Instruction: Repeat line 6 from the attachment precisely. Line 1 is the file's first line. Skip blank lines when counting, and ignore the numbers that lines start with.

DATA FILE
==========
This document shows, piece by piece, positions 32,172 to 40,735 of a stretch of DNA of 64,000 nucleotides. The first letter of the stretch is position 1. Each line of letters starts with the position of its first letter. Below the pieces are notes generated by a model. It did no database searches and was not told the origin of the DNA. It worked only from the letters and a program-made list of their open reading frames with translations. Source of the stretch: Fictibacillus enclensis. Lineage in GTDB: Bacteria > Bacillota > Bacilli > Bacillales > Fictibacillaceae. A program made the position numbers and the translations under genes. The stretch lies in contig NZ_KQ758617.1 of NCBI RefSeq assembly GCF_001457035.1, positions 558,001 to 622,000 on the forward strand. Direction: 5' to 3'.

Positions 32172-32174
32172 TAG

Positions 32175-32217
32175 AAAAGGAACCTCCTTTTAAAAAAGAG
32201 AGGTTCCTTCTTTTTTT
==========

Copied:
32201 AGGTTCCTTCTTTTTTT